Submitted to: Georgia Water Resources Conference
Publication Type: Proceedings
Publication Acceptance Date: 3/10/2011
Publication Date: 4/11/2011
Citation: Endale, D.M., Fisher, D.S., Jenkins, M., Schomberg, H.H., Stevens, C.L. 2011. Water quantity and quality from a small Georgia Piedmont pasture during 1998-2009: Impact of drought. Georgia Water Resources Conference. CDROM. Interpretive Summary: The Southern Piedmont of the United States has approximately 4.4 million acres (11%) of grasslands. This land resource is typically used for cow-calf beef production with limited inputs. Cattle manure can mobilize nutrients from grasslands and increase concerns for water quality. To effectively manage plant nutrients in grasslands we need datasets collected over long periods of time that encompass contrasting weather patterns. These types of data are lacking for the Southern Piedmont. The objective of our research is to relate 11 years of rainfall and runoff, and 10 years of nitrogen (N), phosphorus (P), total organic carbon (TOC), iron (Fe) and aluminum (Al) in runoff water from a small (19 acre) Georgia Piedmont pasture to rotational grazing by cattle during a period of highly variable weather. Our work was conducted from 1999 to 2009 at the USDA-ARS J. Phil Campbell Senior Natural Resource Conservation Center near Watkinsville, GA. During this time we utilized between 20 and 225 head of cattle and grazed the pasture 69 times for periods ranging from 1 to 71 days. Animals were grazing the pasture approximately a third of the time. Annual rainfall was 7 to 18 inches below the long-term average of 49 inches in 7 of the 11 years. Only 20 runoff events were recorded during 86 months of below average rainfall compared to 54 events during the 46 months when rainfall was at or above long-term means. Across runoff events we found the N concentration in runoff to be well below the maximum allowable drinking water concentration. However, the P concentrations were several orders of magnitude above the standard set to limit risk of eutrophication in surface water. The application rates of P fertilizer were limited and we did not use poultry litter as fertilizer. Consequently, the source for the P in runoff was likely cattle manure. Nutrient losses were 3 to 6 times greater during periods of average or above average rainfall than during periods of drought. We found that the estimated nutrient mass lost in runoff during the 11 years of study was approximately 0.23 lbs/ac/yr nitrate-N, 0.19 lbs/ac/yr ammonium-N, 1.13 lbs/ac/yr total N, 3.26 lbs/ac/yr total organic C, 0.68 lbs/ac/yr phosphate-P, 0.69 lbs/ac/yr total P, 0.10 lbs/ac/yr Fe, 0.04 lbs/ac/yr Al. The Environmental Protection Agency encourages refinement of water quality criteria by states and these results should be of interest to a large spectrum of stakeholders involved in water quality assessment, control and improvement.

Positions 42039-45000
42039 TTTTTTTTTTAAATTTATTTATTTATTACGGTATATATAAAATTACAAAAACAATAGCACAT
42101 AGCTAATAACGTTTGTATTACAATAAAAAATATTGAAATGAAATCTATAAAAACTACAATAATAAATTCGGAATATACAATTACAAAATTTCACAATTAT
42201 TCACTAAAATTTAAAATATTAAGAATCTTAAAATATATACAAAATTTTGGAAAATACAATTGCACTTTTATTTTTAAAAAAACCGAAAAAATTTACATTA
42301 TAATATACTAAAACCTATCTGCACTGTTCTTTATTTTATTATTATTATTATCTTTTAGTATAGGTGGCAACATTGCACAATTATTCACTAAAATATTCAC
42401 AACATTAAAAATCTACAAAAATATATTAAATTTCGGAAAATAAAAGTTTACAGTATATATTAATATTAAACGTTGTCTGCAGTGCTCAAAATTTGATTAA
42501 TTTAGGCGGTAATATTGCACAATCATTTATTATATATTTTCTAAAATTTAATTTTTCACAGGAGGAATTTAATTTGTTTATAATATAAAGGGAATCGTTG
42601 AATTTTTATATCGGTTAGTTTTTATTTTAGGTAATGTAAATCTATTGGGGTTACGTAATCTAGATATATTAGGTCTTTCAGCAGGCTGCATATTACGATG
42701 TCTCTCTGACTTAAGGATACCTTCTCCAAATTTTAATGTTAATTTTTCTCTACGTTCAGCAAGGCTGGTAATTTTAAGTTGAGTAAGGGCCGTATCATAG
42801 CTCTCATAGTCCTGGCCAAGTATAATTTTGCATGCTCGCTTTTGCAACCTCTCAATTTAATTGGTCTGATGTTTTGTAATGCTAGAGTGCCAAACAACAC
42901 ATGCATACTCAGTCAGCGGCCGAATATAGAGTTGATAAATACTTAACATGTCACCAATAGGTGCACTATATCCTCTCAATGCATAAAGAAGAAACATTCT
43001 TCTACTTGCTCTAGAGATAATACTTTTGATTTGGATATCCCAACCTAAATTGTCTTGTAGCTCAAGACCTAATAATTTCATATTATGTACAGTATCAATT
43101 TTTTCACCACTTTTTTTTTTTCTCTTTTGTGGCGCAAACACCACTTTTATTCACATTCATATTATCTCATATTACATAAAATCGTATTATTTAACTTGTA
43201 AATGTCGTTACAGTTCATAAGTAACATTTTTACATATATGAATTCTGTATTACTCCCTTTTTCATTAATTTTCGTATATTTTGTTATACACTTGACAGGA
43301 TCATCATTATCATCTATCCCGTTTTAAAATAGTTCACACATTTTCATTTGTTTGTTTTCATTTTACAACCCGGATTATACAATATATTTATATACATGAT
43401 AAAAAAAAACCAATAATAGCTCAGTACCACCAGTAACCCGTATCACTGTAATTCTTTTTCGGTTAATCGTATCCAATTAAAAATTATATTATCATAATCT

Technical Abstract: The water quality impact of pasture grazing in the Piedmont, which generally occurs under low-input management, is not well studied. Cattle, hydrologic and water quality data were collected from 1999 to 2009 from a rotationally grazed 7.8-ha pasture near Watkinsville Georgia. Grazing occurred during 69 time periods, with 20 to 225 head of cattle grazing 1 to 71 days each period. Mean cattle days (head of cattle x days spent) was 182.4 ha-1 grazing-period-1. Drought occurred with 7 of the 11 years having below average annual rainfall. Runoff events were limited to 20 during 86 months of below average rainfall (deficit period) compared with 54 during 46 months of the non-deficit period. Instrument problems limited sample collection to 43-47 out of possible 67 events from 2000-2009. Across all data, mean event flow weighted concentration (FWC) in mg L-1 was < 1.0 for nitrate-nitrogen (NO3-N) and ammonium-nitrogen (NH4-N), 3.7 for total nitrogen (TN), 9.1 for total organic carbon (TOC), 2.0 for ortho-P (PO4-P), 2.4 for total P (TP), 0.23 for iron (Fe), and 0.06 for aluminum (Al). Nutrient loads in kg ha-1 event-1 averaged 0.04 for NO3-N, 0.03 for NH4-N, 0.19 for TN, 0.54 for TOC, 0.11 for PO4-P, and TP, 0.02 for Fe, and 0.01 for Al. Peak nutrient concentrations and loads occurred during calving season and/or when monthly rainfall was above average. Total load was 3 to 6 times greater from non-deficit than deficit periods. Concentrations of N were well below drinking water standards. Nevertheless observed N and P losses could pose risk of eutrophication because it can be stimulated at low concentrations. Such long-term data are needed to help states set or refine water quality standards.